A guided walk through Uppingham’s Heritage. There are 20 identified sites numbered on the map. You will see 7 information boards, A to G, along the route together with QR codes which are links to the website, where you will find even more information.
1 Market Place. This is the social and commercial centre of the town. Originally it was larger, but the western side of the Market Place was demolished in the 1960s for road widening. Although a Market Charter was granted in 1281, there was a market on this site many years before that. The drinking fountain commemorates Queen Victoria’s Golden Jubilee of 1887 and was designed by Charles Rossiter, the art master at Uppingham School.
2 Falcon Hotel. The large, modern, neo-Gothic front (1870) dominates the Market Place, hiding a 16th-century building behind. The Falcon was once a coaching inn. The central archway, allowing access for coaches, and courtyard behind are now enclosed.
3 Norton’s Plough. Norton’s is the latest in a series of family-run ironmongers trading on this site since 1761. The plough above the door has been there since the mid-19th century.
4 Post Office. The Post Office moved here in 1896 from the High Street. This 18th century building was formerly a doctor’s surgery.
5 Parish Church. Dedicated to St Peter and St Paul, this largely 14th century building was extensively restored and enlarged in 1861. There are some fine 12th-century carved figures either side of the north door. Further information on the church is available inside.
6 Old Grammar School. This school, together with one at Oakham, was built in 1584 by Archdeacon Robert Johnson. From this small country schoolroom a great public school developed in the 19th century, attracting pupils from all over the country. (The town’s pinfold is over the wall on your right as you walk to site 7.)
7 Beast Hill. It was here that cattle were herded on market days, hence the name Beast Hill.
8 Railway Station. This site is known as Hog Hill and was the site of a pig market. Station Road at the bottom led to the old L.N.W.R. station, now demolished. The train came to Uppingham in 1894; passenger train services ceased in 1960 and the station closed in 1964.
9 Fossil Wall. There are some fossils in the old stone wall leading round to Norton Street. The bastion in the wall is made from locally sourced limestone of the same type used to build Peterborough Cathedral.
10 Congregational Chapel. This chapel, converted into accommodation in 2005, was built in 1814, replacing an earlier building of 1770. On your way to it you will pass the old tower brewery which is now a private home.
11 Town Hall. This is a modern building which was formerly the church rooms in the early 20th century.
12 High Street East. Throughout the years this has been Uppingham’s main shopping street, meeting the daily needs of the townspeople. In many cases the main structure of the buildings is considerably older than the façade.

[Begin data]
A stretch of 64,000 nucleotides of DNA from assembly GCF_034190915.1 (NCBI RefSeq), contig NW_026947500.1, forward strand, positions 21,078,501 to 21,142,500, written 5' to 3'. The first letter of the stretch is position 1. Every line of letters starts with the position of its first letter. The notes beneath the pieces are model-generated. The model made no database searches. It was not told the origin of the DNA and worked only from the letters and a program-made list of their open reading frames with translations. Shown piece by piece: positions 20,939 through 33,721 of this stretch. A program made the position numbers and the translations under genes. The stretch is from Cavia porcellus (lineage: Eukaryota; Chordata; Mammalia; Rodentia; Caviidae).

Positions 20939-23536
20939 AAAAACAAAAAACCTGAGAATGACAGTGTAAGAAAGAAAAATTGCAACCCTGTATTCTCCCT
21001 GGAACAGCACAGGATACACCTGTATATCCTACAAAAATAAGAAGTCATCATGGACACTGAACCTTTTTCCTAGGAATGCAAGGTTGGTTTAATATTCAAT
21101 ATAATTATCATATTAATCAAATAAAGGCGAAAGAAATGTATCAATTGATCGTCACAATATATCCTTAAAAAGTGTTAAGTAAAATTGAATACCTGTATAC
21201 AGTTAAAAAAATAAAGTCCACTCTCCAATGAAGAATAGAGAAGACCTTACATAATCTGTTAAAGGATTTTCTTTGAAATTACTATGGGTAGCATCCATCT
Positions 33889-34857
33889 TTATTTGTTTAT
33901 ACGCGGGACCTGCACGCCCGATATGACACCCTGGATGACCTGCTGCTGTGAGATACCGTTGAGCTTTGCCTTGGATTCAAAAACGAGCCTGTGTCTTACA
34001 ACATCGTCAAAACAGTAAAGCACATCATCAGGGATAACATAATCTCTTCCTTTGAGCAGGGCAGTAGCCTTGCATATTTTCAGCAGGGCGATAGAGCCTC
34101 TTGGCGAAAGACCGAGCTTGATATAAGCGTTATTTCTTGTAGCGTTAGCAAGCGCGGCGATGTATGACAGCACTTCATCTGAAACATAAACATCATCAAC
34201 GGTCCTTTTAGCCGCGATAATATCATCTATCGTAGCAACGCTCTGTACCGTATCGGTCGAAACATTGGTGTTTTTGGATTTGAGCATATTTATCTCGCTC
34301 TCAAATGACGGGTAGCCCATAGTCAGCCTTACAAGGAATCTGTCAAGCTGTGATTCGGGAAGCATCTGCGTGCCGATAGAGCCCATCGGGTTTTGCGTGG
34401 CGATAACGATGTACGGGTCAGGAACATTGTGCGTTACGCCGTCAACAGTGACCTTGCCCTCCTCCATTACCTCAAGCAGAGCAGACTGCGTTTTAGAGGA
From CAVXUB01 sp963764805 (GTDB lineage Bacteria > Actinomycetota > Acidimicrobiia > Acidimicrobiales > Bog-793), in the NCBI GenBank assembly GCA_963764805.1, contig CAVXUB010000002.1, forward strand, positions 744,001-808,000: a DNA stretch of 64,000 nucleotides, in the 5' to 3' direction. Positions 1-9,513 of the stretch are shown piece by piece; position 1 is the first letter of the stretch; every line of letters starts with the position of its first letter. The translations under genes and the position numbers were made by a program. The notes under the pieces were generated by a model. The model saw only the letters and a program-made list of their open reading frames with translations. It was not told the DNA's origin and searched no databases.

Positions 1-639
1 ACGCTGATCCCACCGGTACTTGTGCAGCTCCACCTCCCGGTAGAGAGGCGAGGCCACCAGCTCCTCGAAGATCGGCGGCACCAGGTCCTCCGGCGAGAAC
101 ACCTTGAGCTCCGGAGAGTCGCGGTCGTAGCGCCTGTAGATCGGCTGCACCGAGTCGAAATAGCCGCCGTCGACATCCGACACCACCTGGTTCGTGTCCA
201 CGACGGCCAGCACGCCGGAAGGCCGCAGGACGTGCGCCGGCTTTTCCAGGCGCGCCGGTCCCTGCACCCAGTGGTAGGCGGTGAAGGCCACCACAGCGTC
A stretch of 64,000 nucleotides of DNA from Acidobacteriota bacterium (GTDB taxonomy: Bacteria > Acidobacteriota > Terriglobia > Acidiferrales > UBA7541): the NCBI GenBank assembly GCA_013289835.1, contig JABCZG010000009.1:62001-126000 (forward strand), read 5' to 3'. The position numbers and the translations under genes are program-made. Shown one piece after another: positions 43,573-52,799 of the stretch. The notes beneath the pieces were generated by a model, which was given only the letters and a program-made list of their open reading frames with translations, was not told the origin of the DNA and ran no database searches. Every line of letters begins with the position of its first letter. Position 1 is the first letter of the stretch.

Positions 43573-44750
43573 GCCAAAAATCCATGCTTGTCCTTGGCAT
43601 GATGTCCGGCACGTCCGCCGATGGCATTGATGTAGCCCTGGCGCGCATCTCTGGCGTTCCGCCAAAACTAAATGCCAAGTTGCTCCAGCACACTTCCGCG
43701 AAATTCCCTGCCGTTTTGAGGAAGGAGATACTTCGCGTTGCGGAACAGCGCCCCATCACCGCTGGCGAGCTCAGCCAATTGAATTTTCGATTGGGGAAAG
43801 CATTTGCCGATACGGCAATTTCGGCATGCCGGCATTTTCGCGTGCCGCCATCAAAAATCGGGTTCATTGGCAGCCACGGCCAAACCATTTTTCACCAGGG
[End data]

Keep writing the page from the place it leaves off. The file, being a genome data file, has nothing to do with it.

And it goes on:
13 Uppingham Public Houses. In the 18th century Uppingham had almost 30 public houses. Now only six public licensed premises remain.
14 Uppingham School. Visible from School Lane is Archdeacon Johnson’s Hospital (an almshouse for 24 old men) built in 1592, and the Schoolmaster’s House. The building with the image over the door is the location of the original chapel. By 1730 this building ceased to be a Hospital and became a boarding house for boys (School House). When School House moved to its present location in 1890 this 16th century building was converted into the school Library. The school and its grounds are private property and must be viewed from the public highway.
15 Sheilds Yard. On the north side of High Street West, between numbers 36 and 38, you will find a low stone archway leading into Sheilds Yard. This is typical of the many yards in Uppingham. Note the lead-headed pump dated 1805. The name and spelling derives from a family who lived here.
16 Leamington Terrace. This lane was once the site of the town wash pond for horses until it was gentrified in the 19th century! Generations of schoolboys walked this route between the schoolroom in the churchyard and the main school buildings through the archway at the top of the terrace.
17 Orange Street. This was probably named after a 15th century attorney, Thomas Orange. Another possibility is that the name comes from the annual Orange Fair. Bear Yard on the right-hand side of the street indicates the approximate site of a former barn where travelling circus animals were kept.
18 Methodist Church. Methodists have worshipped in Uppingham since the early 19th century. This 1872 building replaced one dating back to 1819. It was extended in 1887 and restored in 1999.
19 Tod’s Piece. The Parish Council (now Uppingham Town Council) purchased the land in 1928. There is a legend saying that a man named Tod took a wager that he could completely scythe the field in one day. He won his bet but dropped down dead from his exertions.
20 Hopes Yard. This yard, named after a chemist who had a shop at 15 High Street East, is one of the many jitties and yards leading off the High Street. Although much altered, The Little Crooked House has some 16th-century fabric. Further up the yard an old medieval window has been reset in the side of a building.